Responsible food production is more a requisite than a trend. Apetit’s Communication and Sustainability Manager Miika Kemilä and Production Manager Riku Holopainen expand on BlackGrain’s approach to responsibility across its production process.

Shortening the food supply chain by using an existing raw material and process

In the past, rapeseed used to undergo a double pressing process with all the resulting residual cake utilised in the animal feed industry. However, this focus has now changed: BlackGrain from YellowFields™ is processed for human consumption right from the first pressing.

“With BlackGrain, we shorten the food supply chain considerably. It makes BlackGrain a higher-value product and a great option for creating sustainable food solutions”, Apetit’s Communication and Sustainability Manager Miika Kemilä explains.

As BlackGrain is owned by Apetit, Finland’s most significant producer of vegetable oils and rapeseed expeller, there was no need to develop a completely new process for BlackGrain. The rapeseed ingredient simply builds upon an existing raw material and process.

“Edible oils are a basic ingredient in food production, manufactured in large volumes. Hence, we have an abundance of starting raw material, and there’s no need to resort to cultivating challenging crops with low yield or those requiring extensive new land use”, concludes Riku Holopainen, Apetit’s Production Manager.

Oil pressing erases the need for toxic solvents and improves work safety

Especially in Europe, rapeseed oil is traditionally separated from the seed using pre-pressing followed by hexane extraction, a method involving toxic and flammable solvent. Apetit, however, employs double pressing to eliminate the need for hexane.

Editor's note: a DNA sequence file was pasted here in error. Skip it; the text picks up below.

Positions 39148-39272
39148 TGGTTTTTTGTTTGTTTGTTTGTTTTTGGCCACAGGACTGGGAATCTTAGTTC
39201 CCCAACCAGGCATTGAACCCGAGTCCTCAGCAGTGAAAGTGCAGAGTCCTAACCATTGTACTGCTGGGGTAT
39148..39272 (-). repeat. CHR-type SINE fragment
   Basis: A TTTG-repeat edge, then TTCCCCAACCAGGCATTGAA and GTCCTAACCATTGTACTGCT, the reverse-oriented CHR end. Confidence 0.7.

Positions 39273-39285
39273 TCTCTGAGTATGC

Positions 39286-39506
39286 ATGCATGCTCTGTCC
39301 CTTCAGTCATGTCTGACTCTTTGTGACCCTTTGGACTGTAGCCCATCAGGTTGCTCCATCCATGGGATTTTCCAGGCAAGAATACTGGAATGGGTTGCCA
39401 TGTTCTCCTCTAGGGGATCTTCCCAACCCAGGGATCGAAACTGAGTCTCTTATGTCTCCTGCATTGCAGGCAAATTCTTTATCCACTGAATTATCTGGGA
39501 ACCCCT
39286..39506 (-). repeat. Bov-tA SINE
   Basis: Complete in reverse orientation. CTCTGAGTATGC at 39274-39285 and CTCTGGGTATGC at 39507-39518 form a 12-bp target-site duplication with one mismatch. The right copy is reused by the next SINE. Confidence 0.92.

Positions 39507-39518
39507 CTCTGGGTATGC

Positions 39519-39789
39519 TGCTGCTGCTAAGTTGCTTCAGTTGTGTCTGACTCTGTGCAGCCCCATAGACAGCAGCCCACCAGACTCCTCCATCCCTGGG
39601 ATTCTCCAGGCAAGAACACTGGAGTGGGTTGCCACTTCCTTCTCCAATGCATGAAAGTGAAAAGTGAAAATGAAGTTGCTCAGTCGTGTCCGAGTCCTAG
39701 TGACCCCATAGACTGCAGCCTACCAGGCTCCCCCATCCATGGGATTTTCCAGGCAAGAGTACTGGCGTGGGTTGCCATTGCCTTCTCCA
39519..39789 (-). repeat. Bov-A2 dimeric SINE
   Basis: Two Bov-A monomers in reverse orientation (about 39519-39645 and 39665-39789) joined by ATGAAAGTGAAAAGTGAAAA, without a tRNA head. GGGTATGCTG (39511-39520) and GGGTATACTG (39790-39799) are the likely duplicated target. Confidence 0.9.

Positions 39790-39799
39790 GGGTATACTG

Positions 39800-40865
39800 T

“Using heat and mechanical pressing instead makes the oil separation process inherently safer. Once separated, the oil undergoes refining for food use. As opposed to chemical refining, our physical refining method minimizes the use of chemicals and generates fewer byproducts.”

Read more on cultivating rapeseed for BlackGrain

Heat recovery and renewable energy at the core of production processes

Sustainability has always driven operations at the Kantvik oil milling plant. Introducing heat recovery solutions within the production process, wind electricity and bioenergy plant producing steam, more than 90 per cent of the plant’s energy comes from renewable sources.

The newly built steam plant allows the burning of certain side streams from the seed pre-cleaning — former waste streams — in the production process.

“The pressing process requires thermal energy to heat up the seed before pressing. Significant amount of heat is recovered within the pressing process through heat integration. Heat recovery is also applied in the oil refining process, where oil is further processed and refined for food use. Heat integration solutions have a great positive impact on the plant’s energy efficiency”, Holopainen says.

“Everything that can be utilized within the process is indeed utilized. Additionally, all food raw materials that come to the factory end up in the final product.”

As a result, the production processes at the oil milling plant generate virtually no byproducts.

  • Emissions reduction: The bioenergy facilities and wind power have lowered emissions by over 90% since 2019.
  • CO2 emission cutbacks: The steam plant significantly reduces CO2 emissions with renewable fuels and by efficiently converting waste, like seed screening remnants, into energy.
  • Heat recovery solutions: The edible oil pressing and refining process has been optimized, keeping heat recovery solutions in mind from the start.
  • Minimized waste and byproducts: The factory utilises its process and wastewater within the production process.

Deep-rooted innovation and collaboration to change the industry

The food industry already offers various protein isolates and concentrates, but BlackGrain stands out as a unique, novel food product approved by the European Food Safety Authority (EFSA).

“Unlike isolates, BlackGrain is a 3-in-1 product that combines protein, fibre, and healthy oils from rapeseed. Not separating or isolating these components makes it a minimally processed product”, Holopainen says.

Holopainen and Kemilä regard BlackGrain as a continuation of a decade-long company culture: A devotion to discovering innovations. Collaborating with the Pyhäjärvi Research Institute, Apetit has launched the RypsiRapsi forum to develop the entire domestic oilseed landscape. The forum involves farmer representatives, researchers, initial production, and other industrial and processing entities.

“Sharing knowledge and fostering collaboration are key to driving agricultural innovations and promoting positive changes in the field”, Kemilä concludes.

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